Saturday, July 31, 2010

In Italia

After almost a month away, we are back in Italy. As we drove through the ancient city gates into our city that hasn't changed much in 500 years, my husband said, "it is so good to be home". At the time, I wasn't so sure. I was exhausted after an overseas flight with two young children, then stranded at the airport because the airline lost our carseats and we literally couldn't drive home. So when he said that, I was thinking about how everything is so easy and convenient in America and I was hoping it wouldn't be a hard transition back to Italian life.

It wasn't. Early the next morning I was back to appreciating Italy for its culture, its beauty and its people. After a good sleep, I opened the windows to all the locals bicycling to work in their suits with briefcases in the basket. Then my maid arrived with these gorgeous heirloom tomatoes from her garden. (That's a regular apple in the bowl behind. These tomatoes were absolutely huge.)
They were as good as look. I served them that night for dinner with a balsamic honey reduction. Divine.

Our house was clean so our maid helped me with the ironing. I just gave her the things from the suitcase that REALLY needed pressing and she finished quickly. Then I asked her to help me hang the rest of the packed clothes. (Four people packed for 3 weeks is a LOT of clothes). I thought the wrinkles from being packed might fall out so I told her we didn't need to iron them, just hang.

She was horrified.
She held up the first item, GASPED, and said "no stirare?!?" (no ironing?). So I quickly said okay, whatever you think. She picked everything up, marched away and ironed it all.
My t-shirts look fabulous.
I always heard the Italians were raised learning the importance of ironing and it must be true. Guess that is why they look so crisp and polished.


By 4:30 my husband and I were drinking wine in our garden, sitting under 300 year old statues, watching the boys play, and chatting in broken Italian with our neighbors. One speaks dialect and all I can understand is "mama mia!" and the other gave us more of her homemade wine and told us all about these fabulous thermal spas just 45 kilometers away. I think we now have our next trip planned.

Really, the only problem I've had adjusting is remembering where I am at night because we have slept in five different beds in three weeks. You know when you wake in the middle of the night and it takes a minute to decide where you are? Try doing that staring at a 30ft fresco on the ceiling. That is really confusing.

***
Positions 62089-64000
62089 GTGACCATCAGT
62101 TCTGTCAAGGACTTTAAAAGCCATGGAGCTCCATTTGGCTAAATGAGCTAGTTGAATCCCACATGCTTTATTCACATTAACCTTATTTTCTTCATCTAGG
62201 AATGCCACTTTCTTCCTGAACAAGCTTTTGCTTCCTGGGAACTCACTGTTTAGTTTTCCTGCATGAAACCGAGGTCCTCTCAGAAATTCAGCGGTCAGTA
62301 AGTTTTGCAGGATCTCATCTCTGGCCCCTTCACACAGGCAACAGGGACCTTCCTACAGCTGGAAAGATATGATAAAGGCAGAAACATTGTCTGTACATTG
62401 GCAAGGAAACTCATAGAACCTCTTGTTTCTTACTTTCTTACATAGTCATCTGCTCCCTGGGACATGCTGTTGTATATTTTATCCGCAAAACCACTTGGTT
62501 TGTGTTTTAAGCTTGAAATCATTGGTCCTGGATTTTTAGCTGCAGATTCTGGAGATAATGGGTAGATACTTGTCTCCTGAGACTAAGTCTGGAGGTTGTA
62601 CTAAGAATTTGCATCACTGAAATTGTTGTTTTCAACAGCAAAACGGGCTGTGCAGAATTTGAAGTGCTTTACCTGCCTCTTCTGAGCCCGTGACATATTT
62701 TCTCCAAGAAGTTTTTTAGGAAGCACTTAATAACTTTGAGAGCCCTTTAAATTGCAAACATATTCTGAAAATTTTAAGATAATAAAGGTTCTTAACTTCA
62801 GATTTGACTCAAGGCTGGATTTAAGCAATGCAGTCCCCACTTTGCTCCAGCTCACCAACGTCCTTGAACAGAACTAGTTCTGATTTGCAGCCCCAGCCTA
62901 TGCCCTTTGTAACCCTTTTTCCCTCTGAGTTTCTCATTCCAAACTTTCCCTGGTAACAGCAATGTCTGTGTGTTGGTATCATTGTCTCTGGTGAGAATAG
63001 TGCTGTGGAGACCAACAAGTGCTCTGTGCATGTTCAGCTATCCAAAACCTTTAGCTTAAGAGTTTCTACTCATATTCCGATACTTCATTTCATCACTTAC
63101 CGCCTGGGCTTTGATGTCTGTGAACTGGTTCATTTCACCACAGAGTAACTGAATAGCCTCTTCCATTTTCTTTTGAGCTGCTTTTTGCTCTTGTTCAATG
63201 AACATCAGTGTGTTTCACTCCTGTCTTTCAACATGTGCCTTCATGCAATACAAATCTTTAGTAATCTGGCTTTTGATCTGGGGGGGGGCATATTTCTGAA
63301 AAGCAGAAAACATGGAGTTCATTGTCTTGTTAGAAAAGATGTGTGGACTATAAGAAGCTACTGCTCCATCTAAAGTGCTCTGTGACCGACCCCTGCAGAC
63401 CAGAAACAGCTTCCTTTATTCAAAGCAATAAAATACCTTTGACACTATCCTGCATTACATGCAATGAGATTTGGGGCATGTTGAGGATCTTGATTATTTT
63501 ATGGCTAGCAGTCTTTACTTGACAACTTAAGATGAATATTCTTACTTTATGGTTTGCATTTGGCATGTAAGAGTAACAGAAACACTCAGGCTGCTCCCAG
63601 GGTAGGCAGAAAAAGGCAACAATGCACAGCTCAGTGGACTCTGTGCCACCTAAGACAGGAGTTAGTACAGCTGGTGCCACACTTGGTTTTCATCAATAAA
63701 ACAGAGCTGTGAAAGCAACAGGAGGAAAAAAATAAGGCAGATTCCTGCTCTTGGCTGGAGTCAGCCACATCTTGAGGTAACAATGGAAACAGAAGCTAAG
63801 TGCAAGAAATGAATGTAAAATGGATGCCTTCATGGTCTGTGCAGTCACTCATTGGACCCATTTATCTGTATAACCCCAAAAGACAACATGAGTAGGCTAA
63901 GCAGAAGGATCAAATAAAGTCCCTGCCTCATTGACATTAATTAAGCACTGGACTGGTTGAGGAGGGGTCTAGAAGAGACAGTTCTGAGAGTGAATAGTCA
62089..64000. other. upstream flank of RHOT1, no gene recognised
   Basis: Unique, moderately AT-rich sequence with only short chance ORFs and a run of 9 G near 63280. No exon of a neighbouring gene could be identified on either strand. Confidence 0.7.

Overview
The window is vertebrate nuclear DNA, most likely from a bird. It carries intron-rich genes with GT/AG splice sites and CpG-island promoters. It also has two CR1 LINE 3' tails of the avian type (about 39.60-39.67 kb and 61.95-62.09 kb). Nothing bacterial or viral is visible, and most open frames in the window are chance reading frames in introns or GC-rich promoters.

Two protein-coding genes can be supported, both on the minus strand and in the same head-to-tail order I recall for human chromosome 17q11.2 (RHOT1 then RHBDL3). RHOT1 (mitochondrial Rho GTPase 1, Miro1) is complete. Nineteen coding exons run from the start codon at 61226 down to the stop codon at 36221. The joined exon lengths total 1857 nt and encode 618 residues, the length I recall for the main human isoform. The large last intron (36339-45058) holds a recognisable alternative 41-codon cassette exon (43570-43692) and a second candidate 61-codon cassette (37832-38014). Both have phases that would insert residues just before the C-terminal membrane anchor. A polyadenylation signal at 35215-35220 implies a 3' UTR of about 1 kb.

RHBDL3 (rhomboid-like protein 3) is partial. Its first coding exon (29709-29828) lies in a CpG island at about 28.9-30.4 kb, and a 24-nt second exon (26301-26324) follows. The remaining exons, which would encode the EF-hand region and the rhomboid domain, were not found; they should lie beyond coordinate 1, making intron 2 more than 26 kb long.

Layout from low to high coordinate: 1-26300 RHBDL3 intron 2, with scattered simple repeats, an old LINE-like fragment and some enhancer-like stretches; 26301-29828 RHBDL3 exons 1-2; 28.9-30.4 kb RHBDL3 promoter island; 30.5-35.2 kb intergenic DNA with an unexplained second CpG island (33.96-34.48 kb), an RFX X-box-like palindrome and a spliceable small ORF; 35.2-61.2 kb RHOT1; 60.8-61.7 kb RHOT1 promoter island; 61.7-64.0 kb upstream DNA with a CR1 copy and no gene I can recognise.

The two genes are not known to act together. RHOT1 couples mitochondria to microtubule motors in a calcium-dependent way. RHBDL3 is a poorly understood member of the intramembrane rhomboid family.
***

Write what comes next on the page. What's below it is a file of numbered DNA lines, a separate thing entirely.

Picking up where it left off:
So it really is good to be back. Back to our 500 year old house with wonderful neighbors, gorgeous frescoes and an ugly kitchen. Back to a medieval city where there are more bikes than cars. Back to being in walking distance from fabulous shops, bakeries and caf├ęs . Looks like we are back "home" for now.

In America

We just returned from our first trip back to America in over a year. We spent over three wonderful weeks with family and friends. I thought I would have this huge culture shock going back to the States. I thought I would be amazed at the huge cars, huge highways and sweeping suburban neighborhoods, but I really wasn't. It just seemed familiar. I did, however, have a difficult time ordering in restaurants and shopping. I kept trying to speak in Italian and was surprised every time they spoke in English to me. You see, before EVERY transaction I make in Italy, I practice it in my head. Before I say, "do you have another of this in black?" I practice saying "avete un altro di questo in nero?" in my head and then I say it. It may sound strange but this was a hard habit to break and resulted in me staring blankly at most sales clerks and servers in America. My mom even noticed and said it was a good thing we started our trip in small town Mississippi and ended in Dallas so I would have a chance to adjust.

The huge difference I did notice throughout our trip was the amazing convenience of food. This is sooo different than Europe. In America, everywhere you look there are restaurants and drive-through fast food with fries that fit in your cupholders. In our Italian city of over 140,000, there is one drive-through. I also noticed everyone walking around with drinks. That seemed so strange to me, even though I used to do it, and quickly got back in the habit. In Italy there are no "to-go" coffees, drinks, etc. Everything is enjoyed at the bar. In fact, when we first moved here, I asked my regular bar for a "to go" coffee. I knew this was not common but my husband was stuck at home waiting for the movers and desperate for caffeine. They smiled and happily gave me my drink in a glass coffee cup, put a saucer over it and told me to bring it back the next day. I carefully walked four blocks home with and when my husband opened the door and saw the glass mug, he said "Did you steal it?!?"

See, no one here walks around with cokes, coffees, or even bottles of water. They don't even drink out of a bottled water, they always pour it in a glass. So if you are visiting Europe and prefer to blend in, have your drinks at a table and leave them there.

Thanks to all our family and friends for a wonderful three weeks. We miss you already!